by Jeff Siegel
The minute that it looked — even remotely — that the swine flu was going to be a significant problem in Texas, Gov. Rick “Hell no, we ain’t forgettin’ “ Perry called in the federal government.
This was news, of course, because the Republican governor told an Austin audience a couple of weeks ago that the state could leave the union any time it wanted. But what does Perry do the first time there’s a crisis? Cry uncle.
So doesn’t Perry’s request for federal help — specifically, anti-viral medication and federal money to help for pay for the state of emergency that he declared last week — seem to put the lie to his earlier discussion of secession?
Not in Texas, which is something that the cyber-ether doesn’t quite understand. It has been twitttering (pun fully intended) over the past several days with the news of Perry’s “hypocrisy” and having more than one giggle at his expense. The Huffington Post raced to note the seeming faux pas, and a fellow named Rick Starr wrote a nice piece reminding Gov. Ain’t Forgettin’ about U.S. geography.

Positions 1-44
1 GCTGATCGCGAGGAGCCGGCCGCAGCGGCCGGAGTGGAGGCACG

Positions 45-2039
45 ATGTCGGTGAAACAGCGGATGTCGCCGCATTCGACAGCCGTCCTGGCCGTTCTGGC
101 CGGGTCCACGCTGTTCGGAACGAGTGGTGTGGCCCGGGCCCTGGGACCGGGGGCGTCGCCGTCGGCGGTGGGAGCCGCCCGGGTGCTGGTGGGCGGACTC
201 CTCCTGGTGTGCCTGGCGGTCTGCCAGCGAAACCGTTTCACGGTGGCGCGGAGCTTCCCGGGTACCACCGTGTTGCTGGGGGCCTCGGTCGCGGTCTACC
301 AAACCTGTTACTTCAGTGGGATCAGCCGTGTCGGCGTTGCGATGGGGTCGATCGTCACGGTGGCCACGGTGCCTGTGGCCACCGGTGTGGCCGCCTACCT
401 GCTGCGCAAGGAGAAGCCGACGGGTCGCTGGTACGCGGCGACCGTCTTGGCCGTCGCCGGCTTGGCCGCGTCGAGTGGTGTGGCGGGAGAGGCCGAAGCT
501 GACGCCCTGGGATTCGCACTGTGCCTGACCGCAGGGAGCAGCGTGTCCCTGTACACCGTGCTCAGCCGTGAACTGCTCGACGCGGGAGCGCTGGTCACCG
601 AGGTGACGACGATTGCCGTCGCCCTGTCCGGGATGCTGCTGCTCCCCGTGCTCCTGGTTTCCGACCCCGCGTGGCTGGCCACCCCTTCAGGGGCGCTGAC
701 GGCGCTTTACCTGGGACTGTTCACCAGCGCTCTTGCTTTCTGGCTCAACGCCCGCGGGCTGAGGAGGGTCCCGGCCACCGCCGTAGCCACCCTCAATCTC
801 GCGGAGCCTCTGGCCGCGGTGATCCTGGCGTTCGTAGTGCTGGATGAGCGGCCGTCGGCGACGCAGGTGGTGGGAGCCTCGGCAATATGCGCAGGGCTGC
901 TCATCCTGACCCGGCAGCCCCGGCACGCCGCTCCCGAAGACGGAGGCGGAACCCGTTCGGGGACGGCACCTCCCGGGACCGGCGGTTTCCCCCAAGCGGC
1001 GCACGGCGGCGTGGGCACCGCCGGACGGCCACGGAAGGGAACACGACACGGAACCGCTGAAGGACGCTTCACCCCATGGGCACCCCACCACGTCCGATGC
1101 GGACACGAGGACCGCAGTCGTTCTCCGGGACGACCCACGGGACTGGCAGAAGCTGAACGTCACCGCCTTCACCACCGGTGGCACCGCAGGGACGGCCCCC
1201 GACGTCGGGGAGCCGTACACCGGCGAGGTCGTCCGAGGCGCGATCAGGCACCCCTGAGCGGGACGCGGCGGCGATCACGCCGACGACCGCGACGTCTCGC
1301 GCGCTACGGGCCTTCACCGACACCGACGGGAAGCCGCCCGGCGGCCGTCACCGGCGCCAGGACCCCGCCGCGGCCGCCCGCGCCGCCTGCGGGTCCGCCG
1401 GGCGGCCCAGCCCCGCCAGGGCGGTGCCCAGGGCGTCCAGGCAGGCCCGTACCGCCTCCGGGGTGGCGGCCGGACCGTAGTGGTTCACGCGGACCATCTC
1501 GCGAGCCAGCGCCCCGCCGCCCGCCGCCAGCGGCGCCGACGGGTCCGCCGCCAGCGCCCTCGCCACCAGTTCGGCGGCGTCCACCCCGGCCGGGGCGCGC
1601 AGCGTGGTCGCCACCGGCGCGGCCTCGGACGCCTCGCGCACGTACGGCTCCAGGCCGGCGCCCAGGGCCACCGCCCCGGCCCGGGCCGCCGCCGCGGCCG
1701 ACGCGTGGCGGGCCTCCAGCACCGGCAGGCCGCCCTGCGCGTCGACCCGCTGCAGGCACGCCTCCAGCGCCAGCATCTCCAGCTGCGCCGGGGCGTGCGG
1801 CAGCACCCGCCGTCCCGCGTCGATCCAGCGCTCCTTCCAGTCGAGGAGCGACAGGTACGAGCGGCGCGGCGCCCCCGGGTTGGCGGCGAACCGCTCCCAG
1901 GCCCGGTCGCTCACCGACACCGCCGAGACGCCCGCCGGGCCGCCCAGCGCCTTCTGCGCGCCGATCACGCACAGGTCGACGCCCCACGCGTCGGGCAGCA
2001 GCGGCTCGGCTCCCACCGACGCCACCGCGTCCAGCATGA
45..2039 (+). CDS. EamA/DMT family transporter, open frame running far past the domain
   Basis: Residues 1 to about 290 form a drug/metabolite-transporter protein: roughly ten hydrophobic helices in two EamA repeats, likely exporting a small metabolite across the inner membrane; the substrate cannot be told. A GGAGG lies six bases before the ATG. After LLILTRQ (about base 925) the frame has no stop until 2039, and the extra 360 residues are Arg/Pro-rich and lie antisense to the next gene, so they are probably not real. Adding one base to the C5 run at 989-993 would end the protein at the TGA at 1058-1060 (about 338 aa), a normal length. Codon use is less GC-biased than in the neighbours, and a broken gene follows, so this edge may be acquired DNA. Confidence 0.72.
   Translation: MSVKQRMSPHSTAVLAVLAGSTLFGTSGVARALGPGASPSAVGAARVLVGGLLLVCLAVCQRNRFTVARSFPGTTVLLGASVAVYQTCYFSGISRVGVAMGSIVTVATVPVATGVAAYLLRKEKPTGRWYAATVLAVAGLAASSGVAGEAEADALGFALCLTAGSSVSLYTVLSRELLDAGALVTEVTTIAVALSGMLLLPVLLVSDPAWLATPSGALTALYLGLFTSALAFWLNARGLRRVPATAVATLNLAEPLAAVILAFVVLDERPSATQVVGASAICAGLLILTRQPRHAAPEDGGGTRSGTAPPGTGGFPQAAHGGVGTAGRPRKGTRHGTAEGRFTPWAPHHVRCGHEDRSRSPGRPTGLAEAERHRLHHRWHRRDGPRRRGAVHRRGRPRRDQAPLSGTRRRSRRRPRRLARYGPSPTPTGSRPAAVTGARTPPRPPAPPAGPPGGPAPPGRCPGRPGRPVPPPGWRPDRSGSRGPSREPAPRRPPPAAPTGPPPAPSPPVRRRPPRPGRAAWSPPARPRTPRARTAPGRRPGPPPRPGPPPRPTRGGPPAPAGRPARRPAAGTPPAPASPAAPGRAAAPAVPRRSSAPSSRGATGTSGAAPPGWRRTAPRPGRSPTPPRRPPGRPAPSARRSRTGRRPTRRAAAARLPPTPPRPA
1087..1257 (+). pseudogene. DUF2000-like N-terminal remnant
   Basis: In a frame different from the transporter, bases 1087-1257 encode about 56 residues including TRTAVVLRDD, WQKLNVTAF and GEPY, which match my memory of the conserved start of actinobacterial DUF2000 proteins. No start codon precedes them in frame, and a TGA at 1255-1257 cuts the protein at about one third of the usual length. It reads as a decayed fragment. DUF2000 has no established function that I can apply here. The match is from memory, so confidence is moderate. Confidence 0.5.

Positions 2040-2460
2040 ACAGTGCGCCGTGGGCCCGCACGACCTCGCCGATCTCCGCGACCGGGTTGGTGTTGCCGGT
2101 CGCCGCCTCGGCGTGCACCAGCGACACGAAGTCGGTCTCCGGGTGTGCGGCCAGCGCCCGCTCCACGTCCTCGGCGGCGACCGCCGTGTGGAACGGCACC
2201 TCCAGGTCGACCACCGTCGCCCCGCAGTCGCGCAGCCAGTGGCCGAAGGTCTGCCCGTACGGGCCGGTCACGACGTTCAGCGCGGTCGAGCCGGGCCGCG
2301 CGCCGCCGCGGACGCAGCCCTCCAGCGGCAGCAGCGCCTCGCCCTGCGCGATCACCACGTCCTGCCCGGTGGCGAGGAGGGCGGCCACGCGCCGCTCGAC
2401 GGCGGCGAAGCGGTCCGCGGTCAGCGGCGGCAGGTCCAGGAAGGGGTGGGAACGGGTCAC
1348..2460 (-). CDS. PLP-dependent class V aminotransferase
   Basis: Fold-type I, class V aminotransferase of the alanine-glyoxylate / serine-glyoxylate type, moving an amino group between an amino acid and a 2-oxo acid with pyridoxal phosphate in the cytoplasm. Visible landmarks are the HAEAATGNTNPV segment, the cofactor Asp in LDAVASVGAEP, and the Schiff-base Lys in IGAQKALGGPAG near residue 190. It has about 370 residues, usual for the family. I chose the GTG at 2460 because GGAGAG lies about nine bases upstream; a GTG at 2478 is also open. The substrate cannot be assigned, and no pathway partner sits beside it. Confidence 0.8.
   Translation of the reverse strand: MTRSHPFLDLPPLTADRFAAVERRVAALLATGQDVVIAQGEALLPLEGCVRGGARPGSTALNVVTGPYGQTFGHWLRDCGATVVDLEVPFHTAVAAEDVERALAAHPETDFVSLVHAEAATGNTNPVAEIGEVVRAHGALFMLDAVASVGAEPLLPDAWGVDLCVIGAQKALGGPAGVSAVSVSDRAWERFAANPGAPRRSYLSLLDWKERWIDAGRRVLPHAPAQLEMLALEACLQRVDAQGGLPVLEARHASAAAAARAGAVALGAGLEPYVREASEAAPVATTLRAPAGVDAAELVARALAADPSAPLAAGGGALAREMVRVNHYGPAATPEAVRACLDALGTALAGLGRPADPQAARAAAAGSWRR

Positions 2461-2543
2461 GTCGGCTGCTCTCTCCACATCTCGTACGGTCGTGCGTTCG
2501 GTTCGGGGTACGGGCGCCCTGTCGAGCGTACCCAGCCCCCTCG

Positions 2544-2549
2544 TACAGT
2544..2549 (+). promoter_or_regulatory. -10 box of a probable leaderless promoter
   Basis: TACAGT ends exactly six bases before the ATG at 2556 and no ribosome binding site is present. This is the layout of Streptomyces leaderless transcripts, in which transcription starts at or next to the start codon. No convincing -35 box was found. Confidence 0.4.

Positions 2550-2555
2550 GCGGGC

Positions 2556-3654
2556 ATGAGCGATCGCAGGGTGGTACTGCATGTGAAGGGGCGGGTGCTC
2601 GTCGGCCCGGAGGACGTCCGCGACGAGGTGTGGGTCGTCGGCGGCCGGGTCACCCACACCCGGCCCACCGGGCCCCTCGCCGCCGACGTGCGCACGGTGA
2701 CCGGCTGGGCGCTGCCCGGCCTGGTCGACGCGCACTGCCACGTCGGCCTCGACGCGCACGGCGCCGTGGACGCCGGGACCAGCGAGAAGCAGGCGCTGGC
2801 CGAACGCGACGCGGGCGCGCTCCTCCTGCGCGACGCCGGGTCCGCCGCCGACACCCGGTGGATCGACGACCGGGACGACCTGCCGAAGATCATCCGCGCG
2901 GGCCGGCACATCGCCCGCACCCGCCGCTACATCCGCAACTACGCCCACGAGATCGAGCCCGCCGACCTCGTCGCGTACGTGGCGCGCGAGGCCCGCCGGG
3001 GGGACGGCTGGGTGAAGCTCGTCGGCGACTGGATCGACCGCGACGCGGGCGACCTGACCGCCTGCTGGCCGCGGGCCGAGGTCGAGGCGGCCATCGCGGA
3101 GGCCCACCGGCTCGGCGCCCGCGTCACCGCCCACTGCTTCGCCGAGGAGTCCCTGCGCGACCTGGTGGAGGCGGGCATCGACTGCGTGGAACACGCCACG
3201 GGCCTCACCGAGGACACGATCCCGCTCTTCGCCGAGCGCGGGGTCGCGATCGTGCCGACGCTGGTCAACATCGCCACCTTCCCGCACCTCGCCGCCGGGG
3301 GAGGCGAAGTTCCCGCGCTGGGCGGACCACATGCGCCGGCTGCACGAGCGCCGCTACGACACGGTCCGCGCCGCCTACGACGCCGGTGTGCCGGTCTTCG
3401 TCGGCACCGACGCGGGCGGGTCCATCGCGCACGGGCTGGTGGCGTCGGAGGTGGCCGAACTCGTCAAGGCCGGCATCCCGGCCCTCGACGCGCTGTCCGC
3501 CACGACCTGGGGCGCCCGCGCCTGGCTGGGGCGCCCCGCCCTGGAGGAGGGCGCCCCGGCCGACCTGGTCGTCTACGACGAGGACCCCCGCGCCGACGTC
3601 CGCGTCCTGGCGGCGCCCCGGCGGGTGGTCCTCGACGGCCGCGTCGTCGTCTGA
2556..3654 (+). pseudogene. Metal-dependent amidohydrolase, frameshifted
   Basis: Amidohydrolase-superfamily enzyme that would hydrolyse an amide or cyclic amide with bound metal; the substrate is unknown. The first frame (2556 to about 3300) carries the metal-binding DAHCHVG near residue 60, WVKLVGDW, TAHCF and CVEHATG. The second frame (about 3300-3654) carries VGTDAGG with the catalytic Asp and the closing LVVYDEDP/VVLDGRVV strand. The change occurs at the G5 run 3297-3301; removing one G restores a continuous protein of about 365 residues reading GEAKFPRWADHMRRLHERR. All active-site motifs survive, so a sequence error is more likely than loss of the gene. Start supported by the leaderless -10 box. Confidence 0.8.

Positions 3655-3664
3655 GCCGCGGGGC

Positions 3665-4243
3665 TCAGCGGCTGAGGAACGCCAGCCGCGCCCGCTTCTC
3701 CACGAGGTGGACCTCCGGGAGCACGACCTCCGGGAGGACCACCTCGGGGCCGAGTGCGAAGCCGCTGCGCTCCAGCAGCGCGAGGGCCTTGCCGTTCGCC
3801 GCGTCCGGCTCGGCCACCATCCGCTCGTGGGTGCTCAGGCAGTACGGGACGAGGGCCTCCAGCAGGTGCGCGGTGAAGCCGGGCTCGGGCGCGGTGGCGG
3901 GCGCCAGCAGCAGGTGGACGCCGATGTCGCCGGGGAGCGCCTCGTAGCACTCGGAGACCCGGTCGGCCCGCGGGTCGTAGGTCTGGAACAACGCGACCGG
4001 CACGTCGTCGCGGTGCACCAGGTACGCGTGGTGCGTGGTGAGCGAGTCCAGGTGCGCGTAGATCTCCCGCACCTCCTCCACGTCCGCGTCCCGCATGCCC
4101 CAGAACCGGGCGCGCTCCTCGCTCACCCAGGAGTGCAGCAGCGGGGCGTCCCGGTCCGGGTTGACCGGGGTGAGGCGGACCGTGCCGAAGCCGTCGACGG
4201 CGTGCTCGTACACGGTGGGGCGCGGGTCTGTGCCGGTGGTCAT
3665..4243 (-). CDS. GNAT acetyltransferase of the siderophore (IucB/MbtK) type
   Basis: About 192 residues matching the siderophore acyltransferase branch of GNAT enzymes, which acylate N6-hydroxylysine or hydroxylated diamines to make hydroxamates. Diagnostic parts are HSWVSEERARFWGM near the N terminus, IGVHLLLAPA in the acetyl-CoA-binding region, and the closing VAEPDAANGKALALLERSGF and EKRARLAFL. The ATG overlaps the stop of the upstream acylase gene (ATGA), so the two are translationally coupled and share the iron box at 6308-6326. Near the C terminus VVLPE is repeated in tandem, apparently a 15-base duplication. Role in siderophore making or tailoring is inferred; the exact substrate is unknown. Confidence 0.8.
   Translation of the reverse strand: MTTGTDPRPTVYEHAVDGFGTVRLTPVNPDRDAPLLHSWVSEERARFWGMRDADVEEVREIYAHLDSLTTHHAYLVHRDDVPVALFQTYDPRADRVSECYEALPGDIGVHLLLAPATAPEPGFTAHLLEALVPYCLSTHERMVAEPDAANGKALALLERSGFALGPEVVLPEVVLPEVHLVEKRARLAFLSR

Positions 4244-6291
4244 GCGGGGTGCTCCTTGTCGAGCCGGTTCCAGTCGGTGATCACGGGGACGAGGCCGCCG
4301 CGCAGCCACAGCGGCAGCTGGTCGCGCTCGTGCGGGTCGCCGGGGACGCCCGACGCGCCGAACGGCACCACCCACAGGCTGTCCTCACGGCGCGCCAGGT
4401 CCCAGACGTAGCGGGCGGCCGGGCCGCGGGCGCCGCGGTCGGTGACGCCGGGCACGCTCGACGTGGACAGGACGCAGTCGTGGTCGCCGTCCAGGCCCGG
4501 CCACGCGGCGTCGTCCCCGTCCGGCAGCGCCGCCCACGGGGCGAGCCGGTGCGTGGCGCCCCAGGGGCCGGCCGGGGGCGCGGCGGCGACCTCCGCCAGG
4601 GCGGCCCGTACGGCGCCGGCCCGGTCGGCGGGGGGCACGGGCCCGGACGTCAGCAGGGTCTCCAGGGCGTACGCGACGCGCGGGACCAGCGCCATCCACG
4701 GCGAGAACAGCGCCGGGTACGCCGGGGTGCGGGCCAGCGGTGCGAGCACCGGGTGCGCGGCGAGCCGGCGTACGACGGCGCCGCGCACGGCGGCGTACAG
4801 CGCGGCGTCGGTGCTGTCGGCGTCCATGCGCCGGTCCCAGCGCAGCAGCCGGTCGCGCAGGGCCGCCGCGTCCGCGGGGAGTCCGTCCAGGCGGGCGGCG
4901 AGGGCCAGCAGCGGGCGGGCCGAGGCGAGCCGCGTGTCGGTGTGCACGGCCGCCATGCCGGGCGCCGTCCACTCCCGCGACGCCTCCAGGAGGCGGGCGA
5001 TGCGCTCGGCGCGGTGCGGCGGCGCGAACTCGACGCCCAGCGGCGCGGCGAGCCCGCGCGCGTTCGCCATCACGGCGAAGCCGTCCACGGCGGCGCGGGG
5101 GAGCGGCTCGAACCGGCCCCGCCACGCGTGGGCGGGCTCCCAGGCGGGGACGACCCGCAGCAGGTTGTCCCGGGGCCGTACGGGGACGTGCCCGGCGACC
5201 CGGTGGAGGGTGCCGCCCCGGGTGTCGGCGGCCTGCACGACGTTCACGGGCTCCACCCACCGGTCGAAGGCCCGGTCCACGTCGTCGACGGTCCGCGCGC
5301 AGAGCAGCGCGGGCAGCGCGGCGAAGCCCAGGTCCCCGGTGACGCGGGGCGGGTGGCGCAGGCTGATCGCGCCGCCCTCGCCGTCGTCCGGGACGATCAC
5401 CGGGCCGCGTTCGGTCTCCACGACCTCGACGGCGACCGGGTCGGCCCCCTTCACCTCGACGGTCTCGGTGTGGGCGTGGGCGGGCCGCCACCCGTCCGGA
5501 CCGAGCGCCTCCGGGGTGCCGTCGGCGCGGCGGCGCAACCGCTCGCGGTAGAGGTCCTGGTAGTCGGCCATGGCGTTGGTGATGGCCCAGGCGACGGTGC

The problem, which you have to be here in Texas a long time before you completely understand, is that Texans of Perry’s political stripe don’t suffer from hypocrisy. If you’re always right — and they’ll be the first to tell you that they always are — then how can you be a hypocrite?
It’s perfectly rational for Perry to rip the federal government, yet still ask for help. What kind of Texan would he be if he didn’t? It’s significant that his opponent in next spring’s GOP gubernatorial primary, U.S. Sen. Kay Bailey Hutchison, has been mostly silent about the secession talk and its swine flu aftermath. That might be surprising elsewhere, but Texas isn’t elsewhere. Here, you’ll get more votes ridiculing the federal government than your opponent.
And don’t worry — Perry isn’t about to change. Shortly before the swine flu hit Texas, and with the memory of secession still fresh, Perry moderated a panel in suburban Dallas that included three right-wing radio hosts, for what the governor called a “critique” of President Barack Obama’s first 100 days in office. He got a standing ovation.
(The photo of Gov. Rick Perry is by Robert Scoble of California, who writes Scobelizer, via Flickr, using a Creative Commons license.)
Kay Bailey Hutchison
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by Jeff Siegel